Well, that was an unusual travel experience yesterday.
Our daughter drove us to Liverpool’s John Lennon airport through a rainstorm. When we got to Speke, the bit of Liverpool where the airport is situated, the sky was relatively clear and it was obvious that they had not had the heavy rain we had driven through. As usual there was a charge of £4 - yes! £4 - just to drop passengers off. The travel business is a big rip-off!
Inside the airport, in the check-in area, it was a bit post-apocalyptic. There were very few people around. All the check-in desks were dark. The cafe was closed. Only a W.H.Smith at one end showed signs of life, and even that was unmanned. You had to pay on the self service tills. Perhaps I could have just walked out with the chocolate I bought.
We had a bag to check in so we sat and waited until Ryanair’s appointed bagdrop time, keeping an eye on things in case a sudden influx of would-be passengers caused a queue to form. We saw that happen about 12 years ago at Santiago de Compostela airport. We were almost the only passengers and suddenly a host of Liverpudlians arrived: the Crosby Cross-denominational Pilgrimage Society as they identified themselves. A bunch of god-botherers protesting that nobody in their hotel had spoken English. It didn’t happen his time - no long queue!
We checked in our bag, had our various documents checked - passport, vaccination certificate, passenger locator forms. “You won’t need that (passenger locator form) again until you get to Porto”, the check-in person told us. More about that later.
Security was also eerily quiet. Of course I forgot to take off my Fitbit and managed to make the magic portal you have to walk through beep furiously. And then my bag of “liquids”,really nothing more than a lip-balm and a fresh breath spray, were taken off for a toxicity check, something which has never happened before.
Inside the airport proper it was all rather sad. So many airport shopping places were closed, all those “outlets” developed over the twenty years since my daughter and I first travelled from Liverpool with her two year old to visit my Spanish sister, a time when the airport was little more than a hangar and there was no organised airport parking (the family friend who drove us to the airport parked on the road outside). Accessorize closed, even Boots closed. Again, only W.H.Smith seemed to keep going, oh, and J.D. Sports.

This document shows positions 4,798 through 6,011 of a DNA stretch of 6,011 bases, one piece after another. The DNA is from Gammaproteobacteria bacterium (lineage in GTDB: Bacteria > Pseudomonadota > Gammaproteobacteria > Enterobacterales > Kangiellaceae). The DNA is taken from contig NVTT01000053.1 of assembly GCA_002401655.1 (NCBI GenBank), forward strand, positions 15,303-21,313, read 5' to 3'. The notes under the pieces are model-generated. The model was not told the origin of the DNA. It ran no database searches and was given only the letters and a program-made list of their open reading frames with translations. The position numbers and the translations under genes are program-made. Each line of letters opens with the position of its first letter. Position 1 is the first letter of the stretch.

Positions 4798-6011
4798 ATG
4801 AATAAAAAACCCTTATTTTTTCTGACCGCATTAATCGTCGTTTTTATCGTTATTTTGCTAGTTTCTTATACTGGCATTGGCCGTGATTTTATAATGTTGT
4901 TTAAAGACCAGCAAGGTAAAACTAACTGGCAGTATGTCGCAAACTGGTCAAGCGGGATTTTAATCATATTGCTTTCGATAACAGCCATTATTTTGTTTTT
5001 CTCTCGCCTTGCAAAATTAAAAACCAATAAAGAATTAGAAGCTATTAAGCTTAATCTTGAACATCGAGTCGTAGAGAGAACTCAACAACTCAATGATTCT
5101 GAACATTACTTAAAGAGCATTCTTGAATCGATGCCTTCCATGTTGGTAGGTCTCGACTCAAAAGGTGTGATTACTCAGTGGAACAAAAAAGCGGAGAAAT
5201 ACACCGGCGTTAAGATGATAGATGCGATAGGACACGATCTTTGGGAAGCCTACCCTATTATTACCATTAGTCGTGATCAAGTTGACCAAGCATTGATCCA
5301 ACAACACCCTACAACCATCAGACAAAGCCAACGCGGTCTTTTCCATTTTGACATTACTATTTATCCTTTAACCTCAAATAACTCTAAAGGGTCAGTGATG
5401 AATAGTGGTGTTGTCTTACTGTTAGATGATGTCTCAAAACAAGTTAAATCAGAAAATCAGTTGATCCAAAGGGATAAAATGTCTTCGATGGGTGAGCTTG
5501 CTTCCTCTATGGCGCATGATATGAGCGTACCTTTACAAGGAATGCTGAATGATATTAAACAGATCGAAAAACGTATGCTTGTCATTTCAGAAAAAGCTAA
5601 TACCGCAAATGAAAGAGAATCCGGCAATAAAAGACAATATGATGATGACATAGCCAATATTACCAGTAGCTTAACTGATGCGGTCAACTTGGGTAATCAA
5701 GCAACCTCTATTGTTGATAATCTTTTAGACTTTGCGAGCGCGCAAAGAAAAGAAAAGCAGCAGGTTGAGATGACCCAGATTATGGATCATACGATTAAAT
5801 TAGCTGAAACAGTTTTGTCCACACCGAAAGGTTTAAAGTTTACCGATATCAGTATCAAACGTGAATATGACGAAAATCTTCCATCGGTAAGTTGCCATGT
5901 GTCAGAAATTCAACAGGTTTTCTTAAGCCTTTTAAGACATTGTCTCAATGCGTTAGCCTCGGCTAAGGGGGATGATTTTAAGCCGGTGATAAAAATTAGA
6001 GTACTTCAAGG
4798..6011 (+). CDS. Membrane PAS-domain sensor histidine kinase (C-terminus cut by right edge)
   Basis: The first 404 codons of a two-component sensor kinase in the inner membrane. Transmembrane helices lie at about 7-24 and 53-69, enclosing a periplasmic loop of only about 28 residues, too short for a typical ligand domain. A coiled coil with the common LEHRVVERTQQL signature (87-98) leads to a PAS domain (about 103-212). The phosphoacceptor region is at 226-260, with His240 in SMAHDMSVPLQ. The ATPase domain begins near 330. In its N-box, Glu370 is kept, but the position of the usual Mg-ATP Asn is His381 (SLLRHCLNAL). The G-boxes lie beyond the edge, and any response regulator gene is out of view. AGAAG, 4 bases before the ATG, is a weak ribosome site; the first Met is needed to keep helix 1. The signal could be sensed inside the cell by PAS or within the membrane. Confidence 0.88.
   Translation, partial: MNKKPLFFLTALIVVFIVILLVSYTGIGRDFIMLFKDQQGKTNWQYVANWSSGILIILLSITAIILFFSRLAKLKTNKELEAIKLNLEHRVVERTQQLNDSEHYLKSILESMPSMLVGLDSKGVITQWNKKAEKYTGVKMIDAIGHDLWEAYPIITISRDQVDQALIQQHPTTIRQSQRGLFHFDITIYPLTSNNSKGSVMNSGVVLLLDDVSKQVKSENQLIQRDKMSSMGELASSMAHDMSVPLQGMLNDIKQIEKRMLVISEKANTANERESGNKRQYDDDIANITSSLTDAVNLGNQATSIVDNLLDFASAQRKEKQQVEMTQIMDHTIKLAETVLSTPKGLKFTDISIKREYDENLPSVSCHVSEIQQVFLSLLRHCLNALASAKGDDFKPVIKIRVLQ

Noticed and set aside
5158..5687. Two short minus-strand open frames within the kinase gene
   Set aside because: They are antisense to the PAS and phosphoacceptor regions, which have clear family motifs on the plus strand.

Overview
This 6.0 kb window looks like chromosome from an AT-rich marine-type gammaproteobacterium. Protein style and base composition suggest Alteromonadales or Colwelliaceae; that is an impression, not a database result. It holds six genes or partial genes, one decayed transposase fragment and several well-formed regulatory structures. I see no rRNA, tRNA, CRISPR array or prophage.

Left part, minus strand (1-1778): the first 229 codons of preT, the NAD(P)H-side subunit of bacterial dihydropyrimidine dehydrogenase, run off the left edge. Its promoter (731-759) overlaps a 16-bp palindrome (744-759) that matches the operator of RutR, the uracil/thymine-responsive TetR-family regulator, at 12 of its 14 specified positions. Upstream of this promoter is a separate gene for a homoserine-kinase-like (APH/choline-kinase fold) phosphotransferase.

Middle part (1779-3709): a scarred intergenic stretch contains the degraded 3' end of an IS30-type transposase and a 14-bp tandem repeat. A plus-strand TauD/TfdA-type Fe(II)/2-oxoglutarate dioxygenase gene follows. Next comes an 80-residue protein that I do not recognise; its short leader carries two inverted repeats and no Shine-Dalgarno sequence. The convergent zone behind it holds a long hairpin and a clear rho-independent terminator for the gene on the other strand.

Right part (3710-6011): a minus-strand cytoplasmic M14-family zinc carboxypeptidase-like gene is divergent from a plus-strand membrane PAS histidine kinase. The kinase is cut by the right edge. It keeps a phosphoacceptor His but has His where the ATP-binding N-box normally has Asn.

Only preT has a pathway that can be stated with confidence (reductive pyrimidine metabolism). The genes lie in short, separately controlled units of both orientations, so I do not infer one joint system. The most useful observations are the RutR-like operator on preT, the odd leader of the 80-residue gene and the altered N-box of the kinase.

We thought we might get something to eat, a bowl of soup perhaps. We’ve done so on previous journeys. Subway was open, selling their too huge sandwiches. Starbucks was available for a range of what they call coffee. A couple of drinking places were in business but really nowhere offering decent snack meals. So we ended up with W.H.Smith meal deals, a sandwich, a snack and a drink, which is just as well as in the end the flight was delayed by about 3/4 of an hour.
The plane, when we finally boarded, was barely half full. We had booked seats at the back of the plane but we, and other rear of the plane passengers were asked to move forward “to balance the load” for take off. Somehow that was not very reassuring but all went well. I’ve never travelled on so empty, and quiet, a plane. And then, with everyone having to wear a mask on the plane I don’t suppose they sold much food and drink. Ryanair won’t be making much profit out of that flight.
Arriving in Porto we thought of putting our passports through the electronic check but, of course, you need to be an EU citizen to do that. Grrr! My passport still says EU on it. No blue passport for me yet. So we went through the manual check. The officer barely asked us to remove our masks. We proffered our passenger locator forms but he waved them aside. So much for careful paperwork!
Having claimed our luggage we went out into Porto airport to look for our lift to Figueira. He told me he had not been sure of recognising us with our masks on, indeed, he had already signalled a few other travellers before spotting us. We bumped fists. He had brought his wife along for company. We bumped elbows. She speaks no foreign languages, just rather incomprehensible Portuguese. I was i stalled in the front passenger speak on the grounds that I like to talk - gosta de falar. I fear I was a bit of a disappointment to him; my Portuguese, rudimentary at the best of times, is extremely rusty. My plans to revise with Michel Thomas’s CDs had all gone by the board. So it goes.
We drove through heavy rain again. Motorway signs warned of “tempestades” and we did indeed have some thunder and lightning. Our driver told me they have had little rain until the last few days, which appear to have made up for the lack. He also joked that if he were younger he would go and work as a lorry driver in England. He commiserated on the sorry state of affairs in the UK.
Somewhere around midnight we arrived at our hotel, not the one we had been told we would be staying at, and therefore not the one we had put on our disregarded passenger locator form!! The young man on reception had no record of our reservation!! Would we need to go elsewhere? He and the driver consulted, made phone calls and eventually found us a room here. We’ve stayed here several times before. It’s a nice enough hotel; indeed it seems to have been refurbished. The internet connection, however, is still poor. Phil has gone down to the reception area, where the connection is stronger, to download some chess stuff from a chess friend. This is no real hassle but this year involves wearing a mask! No doubt we will adjust.
The beds are reasonably comfortable. The weather is better this morning. We’ll see how it goes.
Life goes on. Stay safe and well, everyone!